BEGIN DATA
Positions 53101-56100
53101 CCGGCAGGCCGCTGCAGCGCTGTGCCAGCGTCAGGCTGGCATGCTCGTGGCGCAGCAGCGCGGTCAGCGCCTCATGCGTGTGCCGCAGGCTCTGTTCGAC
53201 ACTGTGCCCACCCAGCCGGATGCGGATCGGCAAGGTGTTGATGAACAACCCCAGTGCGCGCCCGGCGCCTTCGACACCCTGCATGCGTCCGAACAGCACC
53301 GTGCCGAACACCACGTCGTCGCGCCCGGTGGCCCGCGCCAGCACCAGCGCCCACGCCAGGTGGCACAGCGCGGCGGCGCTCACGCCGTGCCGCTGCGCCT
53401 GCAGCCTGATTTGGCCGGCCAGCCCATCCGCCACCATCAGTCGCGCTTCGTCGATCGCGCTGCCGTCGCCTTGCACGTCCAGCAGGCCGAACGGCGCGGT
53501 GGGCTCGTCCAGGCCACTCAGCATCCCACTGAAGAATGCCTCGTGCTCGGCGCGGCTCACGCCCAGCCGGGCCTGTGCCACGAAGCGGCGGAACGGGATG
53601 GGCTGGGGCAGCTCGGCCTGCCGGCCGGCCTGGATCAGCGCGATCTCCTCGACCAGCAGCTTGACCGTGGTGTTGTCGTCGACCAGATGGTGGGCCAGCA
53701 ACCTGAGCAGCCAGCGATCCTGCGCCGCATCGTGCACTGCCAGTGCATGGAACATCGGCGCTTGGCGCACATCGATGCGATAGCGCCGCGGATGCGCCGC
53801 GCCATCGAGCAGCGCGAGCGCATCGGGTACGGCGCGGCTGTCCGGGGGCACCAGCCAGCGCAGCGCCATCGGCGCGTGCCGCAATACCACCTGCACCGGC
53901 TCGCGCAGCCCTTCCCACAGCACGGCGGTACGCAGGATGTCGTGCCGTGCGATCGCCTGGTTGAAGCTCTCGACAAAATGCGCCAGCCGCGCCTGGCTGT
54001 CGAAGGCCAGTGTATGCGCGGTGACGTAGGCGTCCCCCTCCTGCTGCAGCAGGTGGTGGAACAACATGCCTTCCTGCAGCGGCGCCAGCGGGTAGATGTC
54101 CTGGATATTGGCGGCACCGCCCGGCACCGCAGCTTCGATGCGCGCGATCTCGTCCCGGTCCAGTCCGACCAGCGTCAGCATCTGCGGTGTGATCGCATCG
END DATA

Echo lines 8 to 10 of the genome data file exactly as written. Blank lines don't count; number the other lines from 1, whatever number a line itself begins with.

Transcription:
53701 ACCTGAGCAGCCAGCGATCCTGCGCCGCATCGTGCACTGCCAGTGCATGGAACATCGGCGCTTGGCGCACATCGATGCGATAGCGCCGCGGATGCGCCGC
53801 GCCATCGAGCAGCGCGAGCGCATCGGGTACGGCGCGGCTGTCCGGGGGCACCAGCCAGCGCAGCGCCATCGGCGCGTGCCGCAATACCACCTGCACCGGC
53901 TCGCGCAGCCCTTCCCACAGCACGGCGGTACGCAGGATGTCGTGCCGTGCGATCGCCTGGTTGAAGCTCTCGACAAAATGCGCCAGCCGCGCCTGGCTGT